The U.S. Small Business Administration is working with the U.S. Department of Homeland Security and the Information Technology Coordinating Council to attract respondents to a confidential cybersecurity survey for small and mid-sized businesses.
“Cyber-attacks are a growing concern for small business owners and our economy. The SBA is encouraging entrepreneurs to participate in this survey to help identify best practices that reduce threats to small and mid-sized business’ data and information, two items central to their operations,” said SBA Regional Administrator Steve Bulger, who oversees the agency’s operations throughout New York, New Jersey, Puerto Rico and the U.S. Virgin Islands.
DHS’ Cybersecurity & Infrastructure Security Agency and the ITCC are the primary agencies coordinating this survey with assistance from the SBA and its Office of Advocacy.
In 2018, the FBI reported the cost of cybercrimes reached $2.71 billion with almost $1.3 billion occurring from business e-mail/e-mail account compromises, approximately $270 million in losses from data breaches, $362.5 million in confidence fraud and $70 million in spoofing. In fact, New York and New Jersey were among the top 10 states where the most victims of cyber-crimes live according to the report.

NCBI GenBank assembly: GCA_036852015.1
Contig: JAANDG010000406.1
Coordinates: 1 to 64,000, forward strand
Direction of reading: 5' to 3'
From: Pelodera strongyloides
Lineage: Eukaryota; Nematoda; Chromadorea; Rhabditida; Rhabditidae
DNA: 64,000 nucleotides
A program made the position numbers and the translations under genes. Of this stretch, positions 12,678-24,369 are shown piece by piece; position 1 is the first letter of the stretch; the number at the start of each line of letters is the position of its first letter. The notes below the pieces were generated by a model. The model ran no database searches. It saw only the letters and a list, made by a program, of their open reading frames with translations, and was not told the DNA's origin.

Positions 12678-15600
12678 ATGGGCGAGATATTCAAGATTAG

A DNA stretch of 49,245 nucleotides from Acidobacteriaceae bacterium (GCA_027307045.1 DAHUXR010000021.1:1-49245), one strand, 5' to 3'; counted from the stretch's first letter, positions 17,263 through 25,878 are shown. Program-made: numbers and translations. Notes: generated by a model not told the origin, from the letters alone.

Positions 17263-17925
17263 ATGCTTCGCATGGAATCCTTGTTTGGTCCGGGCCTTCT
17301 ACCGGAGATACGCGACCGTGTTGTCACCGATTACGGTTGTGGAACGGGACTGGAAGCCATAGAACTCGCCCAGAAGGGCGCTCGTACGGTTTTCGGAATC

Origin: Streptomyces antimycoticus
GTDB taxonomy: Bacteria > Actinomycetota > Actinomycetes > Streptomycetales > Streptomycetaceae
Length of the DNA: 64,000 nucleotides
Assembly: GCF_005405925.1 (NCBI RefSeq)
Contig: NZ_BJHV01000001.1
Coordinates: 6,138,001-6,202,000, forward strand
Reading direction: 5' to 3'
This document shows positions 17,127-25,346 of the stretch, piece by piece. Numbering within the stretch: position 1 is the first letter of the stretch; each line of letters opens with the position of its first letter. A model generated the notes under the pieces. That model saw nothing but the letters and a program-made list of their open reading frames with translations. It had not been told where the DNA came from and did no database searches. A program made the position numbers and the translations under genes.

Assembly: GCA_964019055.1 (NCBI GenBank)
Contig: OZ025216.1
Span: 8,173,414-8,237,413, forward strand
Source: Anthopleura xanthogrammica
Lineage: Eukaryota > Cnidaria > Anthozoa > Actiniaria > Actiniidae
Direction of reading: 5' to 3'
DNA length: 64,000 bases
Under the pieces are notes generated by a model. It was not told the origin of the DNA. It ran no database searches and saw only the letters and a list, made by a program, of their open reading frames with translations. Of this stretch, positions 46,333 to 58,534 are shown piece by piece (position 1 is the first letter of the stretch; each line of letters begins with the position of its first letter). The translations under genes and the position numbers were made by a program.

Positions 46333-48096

“Small businesses can have misconceptions about what constitutes a cybersecurity threat, and how to address it,” SBA Puerto Rico and U.S. Virgin Islands District Director Yvette T. Collazo said. “This survey can help empower our businesses with resources and knowledge to protect them from cyber threats in the future.”
The voluntary survey is open to all small businesses and will not publish confidential or identifiable information from respondents. Participation in the survey will help inform the Cybersecurity Framework being developed by the National Institute of Standards and Technology in addition to other federal agencies.
Survey results are intended to produce data about which sources small and mid-sized businesses use to reference cybersecurity best practices, the specific assets and management practices of each company, such as physical access management, as well as the benefits of, and the cost of the NIST’s framework use and implementation.
Cybersecurity awareness and current cyber risks to small businesses will also be covered.